So I was thinking, maybe after 2 years it was time for me to go back to work.  Turtledad used to talk (before children) about how he wanted to be a stay-at-home-dad, and has recently made the odd passing comment about when was it time to swap?  Add to that, he has recently started encouraging weaning (grr, more on that later).  So I thought I’d see where he really stood, and open it up for discussion.

Me: So honey, I’ve been thinking about going back to work. How would you feel about quitting work or getting a job with less hours?

Him: Oh, well, I couldn’t do it for another year and a half, because I’m on a 3 year contract, remember?

Me: A 3 year contract!? Oh, no, no, honey, you’ve been duped. It’s not a 3 year contract which means you are bonded to them for 3 years; it’s what used to be a permanent job, but is now a ‘contract’ because they don’twant to guarantee employment for more than 3 years, to save them paying redundancy costs, but we all know they’ll probably just keep renewing the contract.  You can leave anytime – it’s just a matter of whether you want to?

Him: Well, I’m not sure. Why do you want to get a job anyway?

Me: Oh, I just think it’s time I focused on something other than Wren for a while, I think I have a bit more to offer the world, and I think it would be good for you two to spend more time together.

Him:  Do you want to work full time? What job do you want to get?

Me:  Oh, god no! Not full time!  Three days a week, max. I’m not sure what, I’d have to see what’s aroundIt would have to be something interesting and meaningful, I’m not doing any old job. [I have no ‘career’ or ‘profession’ as such, having faffed around at university for too long, doing odd jobs, but I’m very capable and motivated and … oh, this isn’t the interview…]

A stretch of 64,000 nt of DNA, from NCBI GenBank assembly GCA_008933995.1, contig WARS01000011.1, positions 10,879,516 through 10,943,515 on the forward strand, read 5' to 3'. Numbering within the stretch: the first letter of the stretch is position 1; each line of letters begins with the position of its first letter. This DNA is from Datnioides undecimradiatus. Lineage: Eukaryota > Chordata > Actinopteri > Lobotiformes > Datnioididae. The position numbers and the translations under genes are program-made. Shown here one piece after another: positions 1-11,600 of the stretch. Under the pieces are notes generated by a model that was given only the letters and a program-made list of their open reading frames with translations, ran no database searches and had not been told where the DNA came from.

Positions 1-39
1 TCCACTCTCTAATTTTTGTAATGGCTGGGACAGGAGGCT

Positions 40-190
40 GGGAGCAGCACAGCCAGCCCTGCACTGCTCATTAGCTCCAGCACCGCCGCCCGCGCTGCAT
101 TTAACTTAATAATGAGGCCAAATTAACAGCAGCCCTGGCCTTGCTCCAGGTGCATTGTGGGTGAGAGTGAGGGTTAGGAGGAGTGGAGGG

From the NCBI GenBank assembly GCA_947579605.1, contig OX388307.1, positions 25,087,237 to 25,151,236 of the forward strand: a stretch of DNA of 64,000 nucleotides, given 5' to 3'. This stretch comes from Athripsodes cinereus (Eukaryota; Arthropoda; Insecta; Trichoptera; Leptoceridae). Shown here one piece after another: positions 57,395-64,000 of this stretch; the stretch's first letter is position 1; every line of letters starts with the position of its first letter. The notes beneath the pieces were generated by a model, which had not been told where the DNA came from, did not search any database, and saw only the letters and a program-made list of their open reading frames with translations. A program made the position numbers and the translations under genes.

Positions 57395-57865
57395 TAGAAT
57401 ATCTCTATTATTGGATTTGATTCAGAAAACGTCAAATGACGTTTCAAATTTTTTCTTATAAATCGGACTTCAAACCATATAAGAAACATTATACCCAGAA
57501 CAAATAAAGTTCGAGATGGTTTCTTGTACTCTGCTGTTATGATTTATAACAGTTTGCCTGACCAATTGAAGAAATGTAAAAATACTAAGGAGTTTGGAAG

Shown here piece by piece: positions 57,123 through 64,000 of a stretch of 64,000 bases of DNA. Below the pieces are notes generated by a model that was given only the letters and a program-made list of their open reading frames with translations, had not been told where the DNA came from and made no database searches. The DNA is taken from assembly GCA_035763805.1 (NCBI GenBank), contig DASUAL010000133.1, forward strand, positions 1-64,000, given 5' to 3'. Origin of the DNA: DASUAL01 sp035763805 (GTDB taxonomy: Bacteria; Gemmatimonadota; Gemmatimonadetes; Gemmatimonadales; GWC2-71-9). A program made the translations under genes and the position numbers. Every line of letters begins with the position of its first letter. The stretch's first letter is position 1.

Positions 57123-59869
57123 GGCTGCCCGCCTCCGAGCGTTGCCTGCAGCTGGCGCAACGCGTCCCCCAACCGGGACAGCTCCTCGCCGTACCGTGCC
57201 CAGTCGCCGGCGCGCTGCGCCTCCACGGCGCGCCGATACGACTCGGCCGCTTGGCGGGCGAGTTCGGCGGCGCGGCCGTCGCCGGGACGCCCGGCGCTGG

As the conversation went on, I became less sure about paid work and the possibility of finding something within my desired hours, which would also be fulfilling, enjoyable and not at all stressful.  Was it worth giving up my mornings at playgroup, drinking tea and chatting with other mums, my afternoons walking the dog and playing the park?  And isn’t my volunteer and activist work fulfilling enough?  Atleast I can set my own (very limited) hours and choose exactly what I want to do.  I began to think that all I really want is for Turtledad to work a little less, so that I can have more time for my personal pursuits. Paid work was only looking good because I’ve been out of it for so long. I think the main benefit would simply be to make me appreciate my time with Wren more.

And then Turtledad started talking about investigating more childcare options (our previous attempts at childcare ended badly).

Hold on a minute!  Didn’t he realise how generous I was being, offering to go to work so that he could enjoy his son more?  I think I must have pitched this all wrong. He seemed to think the aim was to offload Wren. No, no, no! I’m not going to work so that I can worry about how my baby’s going at childcare.  The point is for dad and son to have more bonding time!

A couple of days after this conversation, this post by bluemilk directed me to this great article by Sandra Tsing Loh. It made me feel like less of a bad feminist for staying out of paid work. Paid work is rarely as rewarding as it’s made out to be. And I sure as hell don’t need money for more appliances. Stayin’ right away from that capitalist consumerist cycle for now.

Conclusion:  Paid work can wait. But I’m still disappointed Turtledad didn’t say YES. More negotiations to come…

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